Multisensory integration (MSI) is necessary for the efficient execution of many everyday tasks. Alterations in sensorimotor integration (SMI) have been observed in individuals with subclinical neck pain (SCNP). Altered audiovisual MSI has previously been demonstrated in this population using performance measures, such as reaction time. However, neurophysiological techniques have not been combined with performance measures in the SCNP population to determine differences in neural processing that may contribute to these behavioral characteristics. Electroencephalography (EEG) event-related potentials (ERPs) have been successfully used in recent MSI studies to show differences in neural processing between different clinical populations. This study combined behavioral and ERP measures to characterize MSI differences between healthy and SCNP groups. EEG was recorded as 24 participants performed 8 blocks of a simple reaction time (RT) MSI task, with each block consisting of 34 auditory (A), visual (V), and audiovisual (AV) trials. Participants responded to the stimuli by pressing a response key. Both groups responded fastest to the AV condition. The healthy group demonstrated significantly faster RTs for the AV and V conditions. There were significant group differences in neural activity from 100–140 ms post-stimulus onset, with the control group demonstrating greater MSI. Differences in brain activity and RT between individuals with SCNP and a control group indicate neurophysiological alterations in how individuals with SCNP process audiovisual stimuli. This suggests that SCNP alters MSI. This study presents novel EEG findings that demonstrate MSI differences in a group of individuals with SCNP. Full article
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Open AccessArticle
Electrical Stimulation in the Claustrum Area Induces a Deepening of Isoflurane Anesthesia in Rat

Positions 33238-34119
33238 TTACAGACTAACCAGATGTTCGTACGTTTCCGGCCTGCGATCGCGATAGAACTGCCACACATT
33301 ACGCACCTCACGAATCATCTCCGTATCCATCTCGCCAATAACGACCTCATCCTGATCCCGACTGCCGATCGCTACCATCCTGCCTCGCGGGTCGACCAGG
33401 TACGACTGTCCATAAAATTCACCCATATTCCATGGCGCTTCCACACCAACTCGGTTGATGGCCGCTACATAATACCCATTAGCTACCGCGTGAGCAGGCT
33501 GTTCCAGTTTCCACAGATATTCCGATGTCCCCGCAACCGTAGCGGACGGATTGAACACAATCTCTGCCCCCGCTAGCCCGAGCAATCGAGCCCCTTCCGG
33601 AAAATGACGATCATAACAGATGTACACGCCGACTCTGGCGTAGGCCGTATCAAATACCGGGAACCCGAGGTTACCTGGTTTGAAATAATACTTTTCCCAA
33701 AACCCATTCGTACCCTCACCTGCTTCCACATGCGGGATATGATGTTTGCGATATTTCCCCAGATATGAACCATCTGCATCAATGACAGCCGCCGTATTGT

Brain Sci. 2019, 9(11), 304; https://doi.org/10.3390/brainsci9110304 - 01 Nov 2019
Abstract
The role of the claustrum in consciousness and vigilance states was proposed more than two decades ago; however, its role in anesthesia is not yet understood, and this requires more investigation. The aim of our study was to assess the impact of claustrum [...] Read more.
The role of the claustrum in consciousness and vigilance states was proposed more than two decades ago; however, its role in anesthesia is not yet understood, and this requires more investigation. The aim of our study was to assess the impact of claustrum electrical stimulation during isoflurane anesthesia in adult rats. The claustrum in the left hemisphere was electrically stimulated using a bipolar tungsten electrode inserted stereotaxically. In order to monitor the anesthetic depth, the electrocorticogram (ECoG) was recorded before, during, and after claustrum stimulation using frontal and parietal epidural electrodes placed over the left hemisphere. After reaching stabilized slow-wave isoflurane anesthesia, twenty stimuli, each of one second duration with ten seconds interstimulus duration, were applied. ECoG analysis has shown that, after a delay from the beginning of stimulation, the slow-wave ECoG signal changed to a transient burst suppression (BS) pattern. Our results show that electrical stimulation of the claustrum area during slow-wave isoflurane anesthesia induces a transitory increase in anesthetic depth, documented by the appearance of a BS ECoG pattern, and suggests a potential role of claustrum in anesthesia. Full article
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Open AccessArticle
Do EEG and Startle Reflex Modulation Vary with Self-Reported Aggression in Response to Violent Images?
Brain Sci. 2019, 9(11), 298; https://doi.org/10.3390/brainsci9110298 - 30 Oct 2019
Abstract